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# 1. Introduction

Traditional total-energy calculations using density-functional theory (DFT) require a computational effort and quantity of memory which scale as the cube and square of the system size (i.e. the number of atoms or the volume of the system) respectively. Therefore as systems of increasing size are considered, the computational resources are rapidly exhausted, and a ten-fold increase in computing power will roughly only double the size of system which can be studied. However, the complexity of the problem within DFT scales only linearly with , and there has therefore been considerable interest in developing new schemes for performing these calculations in which the computational effort and memory required also scale linearly: so-called methods.

One elegant and popular choice of basis in calculations has been the plane-wave basis. However, because of the extended nature of these basis functions they cannot be used in calculations, and a different choice has to be made, in which the basis functions are localised in real space. Examples include truncated Gaussian orbitals, orbitals based on pseudoatomic wave functions and representing the functions on a real-space grid. An method results from the combination of a localised basis set and exploitation of the fact that local properties of a system (e.g. the density ) depend only upon the electronic states in the vicinity of the point of interest [1].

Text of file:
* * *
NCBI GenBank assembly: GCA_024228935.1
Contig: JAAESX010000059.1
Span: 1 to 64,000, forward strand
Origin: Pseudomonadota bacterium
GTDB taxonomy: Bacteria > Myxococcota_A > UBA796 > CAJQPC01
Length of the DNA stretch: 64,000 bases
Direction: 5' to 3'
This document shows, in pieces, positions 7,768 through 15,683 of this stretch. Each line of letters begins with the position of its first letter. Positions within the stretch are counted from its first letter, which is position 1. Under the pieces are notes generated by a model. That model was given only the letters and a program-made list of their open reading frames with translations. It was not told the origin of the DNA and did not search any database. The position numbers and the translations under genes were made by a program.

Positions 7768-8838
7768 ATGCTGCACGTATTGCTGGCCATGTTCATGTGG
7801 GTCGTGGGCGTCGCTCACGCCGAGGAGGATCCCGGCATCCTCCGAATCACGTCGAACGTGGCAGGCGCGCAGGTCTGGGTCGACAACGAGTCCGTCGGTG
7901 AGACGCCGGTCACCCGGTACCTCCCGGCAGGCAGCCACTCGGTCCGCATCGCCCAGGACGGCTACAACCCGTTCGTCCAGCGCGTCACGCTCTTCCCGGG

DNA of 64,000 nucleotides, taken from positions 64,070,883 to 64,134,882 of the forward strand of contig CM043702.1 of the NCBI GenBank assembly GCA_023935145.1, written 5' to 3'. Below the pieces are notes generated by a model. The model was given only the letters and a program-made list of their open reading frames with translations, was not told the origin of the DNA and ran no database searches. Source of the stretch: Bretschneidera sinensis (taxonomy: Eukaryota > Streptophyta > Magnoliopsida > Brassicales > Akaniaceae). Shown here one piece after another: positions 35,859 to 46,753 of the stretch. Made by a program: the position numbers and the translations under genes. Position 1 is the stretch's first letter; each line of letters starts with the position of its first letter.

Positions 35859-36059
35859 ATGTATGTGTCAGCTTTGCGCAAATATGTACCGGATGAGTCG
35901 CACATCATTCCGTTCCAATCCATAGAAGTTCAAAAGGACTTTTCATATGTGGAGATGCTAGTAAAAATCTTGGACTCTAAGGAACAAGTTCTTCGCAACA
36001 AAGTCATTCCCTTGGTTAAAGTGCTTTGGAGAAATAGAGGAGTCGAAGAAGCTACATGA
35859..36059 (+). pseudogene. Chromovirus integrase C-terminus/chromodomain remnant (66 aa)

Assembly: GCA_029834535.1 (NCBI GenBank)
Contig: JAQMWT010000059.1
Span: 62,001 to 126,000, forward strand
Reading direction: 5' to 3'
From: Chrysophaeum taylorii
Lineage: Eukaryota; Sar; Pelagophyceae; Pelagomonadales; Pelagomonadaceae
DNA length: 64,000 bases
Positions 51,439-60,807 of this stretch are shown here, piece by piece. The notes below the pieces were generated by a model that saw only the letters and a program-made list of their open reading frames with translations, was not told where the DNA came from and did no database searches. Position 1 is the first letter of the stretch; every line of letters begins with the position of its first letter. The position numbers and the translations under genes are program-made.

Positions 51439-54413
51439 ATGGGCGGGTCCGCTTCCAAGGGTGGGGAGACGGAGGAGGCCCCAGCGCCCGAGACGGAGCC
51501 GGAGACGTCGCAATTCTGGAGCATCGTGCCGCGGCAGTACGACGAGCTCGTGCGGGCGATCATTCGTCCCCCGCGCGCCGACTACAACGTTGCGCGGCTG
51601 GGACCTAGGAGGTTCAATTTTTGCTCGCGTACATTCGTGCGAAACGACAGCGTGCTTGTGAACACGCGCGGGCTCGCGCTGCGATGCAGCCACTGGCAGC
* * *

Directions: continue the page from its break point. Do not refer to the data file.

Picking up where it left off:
In this paper we present a set of localised functions which are related to the plane-wave basis set and share some of its attractive features. A significant problem associated with localised basis functions is that they are not in general orthogonal, so that as the size of the basis is increased, the overlap matrix becomes singular. We demonstrate that the basis functions introduced here are orthogonal, by construction, to others centred on the same site, and that the overlap matrix elements for functions centred on different sites can be calculated analytically, and hence evaluated efficiently and accurately when implemented computationally.

Another disadvantage of using basis functions localised in real-space arises in the calculation of the action of the kinetic energy operator. To take advantage of the localisation it is necessary to focus on real-space and calculate all quantities in that representation. However, since the kinetic energy operator is diagonal in reciprocal-space, the kinetic energy matrix elements are most naturally calculated in reciprocal-space. Methods to evaluate the kinetic energy using finite-difference schemes can be inaccurate. With this new choice of basis, the matrix-elements of the kinetic energy operator between any two functions can also be calculated analytically, thus overcoming this problem.

One final advantage arises in the inclusion of non-local pseudopotentials which traditionally required significant computational effort. We present a method of obtaining the matrix-elements of the non-local pseudopotential operator by performing the projection of the basis function onto a core angular-momentum state analytically.

Next: 2. Origin of the Up: Localised spherical-wave basis set Previous: Localised spherical-wave basis set
Peter Haynes